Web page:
When it was announced that Iman Rappetti will be returning to the radio airwaves a few months back, my heart was full of joy and happiness.
I was happy that the disheartened souls of many South Africans and fellow Africans across the continent will once again be nourished and motivated every morning before they face the challenges of the day ahead.
Iman has been and still is that one person who knows how to speak, inspire, and motivate the souls of many of her listeners through the microphone on her daily radio show.
In Sermons of Soul, Iman has curated some of her soul-soothing, inspiring, motivating, and educating messages. These are messages or sentiments that she would normally open her radio show with, which are spiritually-rich, politically and socially conscious in nature.
Now, I need to admit that this book successfully managed to force me to reflect on so many things about the self.
Who am I, what’s my life’s purpose, and made me be very conscious about my own surroundings?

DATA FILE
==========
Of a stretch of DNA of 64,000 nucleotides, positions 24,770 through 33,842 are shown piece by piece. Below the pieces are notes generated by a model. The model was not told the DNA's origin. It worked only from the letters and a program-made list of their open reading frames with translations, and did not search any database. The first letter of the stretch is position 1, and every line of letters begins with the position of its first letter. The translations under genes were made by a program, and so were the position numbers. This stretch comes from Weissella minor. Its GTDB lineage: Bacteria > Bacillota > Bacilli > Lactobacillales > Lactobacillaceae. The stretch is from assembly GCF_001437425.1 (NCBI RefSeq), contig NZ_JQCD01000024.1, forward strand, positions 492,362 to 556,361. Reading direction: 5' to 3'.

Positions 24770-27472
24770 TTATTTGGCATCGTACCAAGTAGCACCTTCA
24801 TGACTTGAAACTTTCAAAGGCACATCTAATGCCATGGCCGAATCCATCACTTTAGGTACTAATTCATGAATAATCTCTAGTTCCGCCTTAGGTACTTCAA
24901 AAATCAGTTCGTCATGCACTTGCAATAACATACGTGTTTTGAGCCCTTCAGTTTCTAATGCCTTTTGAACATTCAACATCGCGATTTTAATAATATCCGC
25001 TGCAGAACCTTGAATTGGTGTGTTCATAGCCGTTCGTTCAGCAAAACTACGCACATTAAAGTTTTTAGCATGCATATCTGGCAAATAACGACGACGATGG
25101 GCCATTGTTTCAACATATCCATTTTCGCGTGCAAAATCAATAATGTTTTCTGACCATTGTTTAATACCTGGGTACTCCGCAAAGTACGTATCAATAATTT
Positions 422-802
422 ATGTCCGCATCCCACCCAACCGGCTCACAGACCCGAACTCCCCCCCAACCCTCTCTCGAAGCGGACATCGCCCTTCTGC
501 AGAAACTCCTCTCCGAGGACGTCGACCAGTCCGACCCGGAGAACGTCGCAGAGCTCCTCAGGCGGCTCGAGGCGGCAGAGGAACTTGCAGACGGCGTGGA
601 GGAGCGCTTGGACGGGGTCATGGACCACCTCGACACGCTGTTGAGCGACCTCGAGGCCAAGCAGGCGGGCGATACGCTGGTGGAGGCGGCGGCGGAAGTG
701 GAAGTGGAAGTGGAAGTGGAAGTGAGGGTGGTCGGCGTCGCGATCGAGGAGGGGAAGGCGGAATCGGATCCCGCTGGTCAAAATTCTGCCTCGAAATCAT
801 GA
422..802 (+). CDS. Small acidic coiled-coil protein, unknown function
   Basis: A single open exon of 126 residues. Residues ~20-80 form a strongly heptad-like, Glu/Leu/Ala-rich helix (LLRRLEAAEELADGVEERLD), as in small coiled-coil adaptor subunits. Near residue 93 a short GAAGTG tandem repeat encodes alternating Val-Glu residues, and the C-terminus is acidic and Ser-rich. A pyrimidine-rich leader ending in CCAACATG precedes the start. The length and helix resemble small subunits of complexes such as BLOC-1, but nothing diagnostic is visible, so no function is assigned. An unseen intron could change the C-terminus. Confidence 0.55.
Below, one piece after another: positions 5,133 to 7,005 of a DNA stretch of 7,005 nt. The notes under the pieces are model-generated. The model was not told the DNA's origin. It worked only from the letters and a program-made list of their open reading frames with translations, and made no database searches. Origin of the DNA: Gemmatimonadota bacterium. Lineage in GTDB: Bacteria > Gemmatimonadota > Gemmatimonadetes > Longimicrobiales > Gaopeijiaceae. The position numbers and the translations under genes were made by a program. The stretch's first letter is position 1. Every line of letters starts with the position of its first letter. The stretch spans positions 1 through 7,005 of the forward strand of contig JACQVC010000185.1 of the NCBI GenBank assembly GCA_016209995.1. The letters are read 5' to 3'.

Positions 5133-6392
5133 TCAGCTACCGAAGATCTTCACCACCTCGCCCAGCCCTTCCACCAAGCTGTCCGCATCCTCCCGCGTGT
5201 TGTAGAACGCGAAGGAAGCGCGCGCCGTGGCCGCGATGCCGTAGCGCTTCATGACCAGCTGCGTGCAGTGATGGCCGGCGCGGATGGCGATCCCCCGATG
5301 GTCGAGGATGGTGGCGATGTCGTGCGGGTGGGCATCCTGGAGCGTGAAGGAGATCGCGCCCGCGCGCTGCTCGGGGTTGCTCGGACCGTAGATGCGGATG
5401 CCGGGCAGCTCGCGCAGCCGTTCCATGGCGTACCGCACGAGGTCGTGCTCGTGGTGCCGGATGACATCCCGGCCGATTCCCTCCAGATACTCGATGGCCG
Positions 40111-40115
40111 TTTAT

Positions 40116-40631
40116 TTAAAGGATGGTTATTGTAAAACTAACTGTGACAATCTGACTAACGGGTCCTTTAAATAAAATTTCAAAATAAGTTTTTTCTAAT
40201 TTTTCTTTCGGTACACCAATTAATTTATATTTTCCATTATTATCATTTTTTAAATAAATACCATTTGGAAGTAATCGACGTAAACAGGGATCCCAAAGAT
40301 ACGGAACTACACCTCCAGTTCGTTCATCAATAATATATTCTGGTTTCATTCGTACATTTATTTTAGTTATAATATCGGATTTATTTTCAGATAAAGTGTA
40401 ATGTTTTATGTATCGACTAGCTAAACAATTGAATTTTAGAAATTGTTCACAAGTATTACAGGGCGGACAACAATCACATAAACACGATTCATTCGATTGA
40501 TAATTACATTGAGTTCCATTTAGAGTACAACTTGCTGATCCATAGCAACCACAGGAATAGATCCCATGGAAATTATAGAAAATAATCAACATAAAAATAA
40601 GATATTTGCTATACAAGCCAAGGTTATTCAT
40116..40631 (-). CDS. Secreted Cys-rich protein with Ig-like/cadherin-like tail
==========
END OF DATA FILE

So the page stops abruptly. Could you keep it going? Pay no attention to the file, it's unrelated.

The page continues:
It made me survey the landscape around me, the people close to me and dig deep into the kind of energy I should have in order to reach my dreams. Most importantly, Sermons of Soul made me search the good person in me, because we all have that good person in us.
Iman has given everyone a mirror to reflect on themselves and what they should do in order to be the best version of that image. She has showcased how if we humble and respect the self, it will be easier to find our life’s purpose on this earth.
Sermons of Soul is an antidote that not only heal thy self, but one that encourages us to spread hope, joy and show love to everyone around us.
This is a book that interrogates the attitude of the privilege amongst us. It demands us to show compassion to the poor around us, love and appreciate our loved ones while they are still alive, and forces us to become all-around good humans who bring the right energy to the entire human race.
Each chapter in the book speaks to the life challenges, emotional sufferings, psychological traumas, political and social failures that many of us face in contemporary South Africa. And Iman makes it easy for readers to see themselves in the messages, as she puts her own personal experiences on every message she communicates.
Sermons of Soul is a soul enricher, and I recommend it to everyone who feels defeated, dejected, lost, and living an unpurposeful life.
It will change your life for the better.
Sermons of Soul should be part of our daily soul food. We should take our daily dose, one message every day before the start of our daily cycles. Indeed, this is a must-read book in this challenging and demanding society like ours.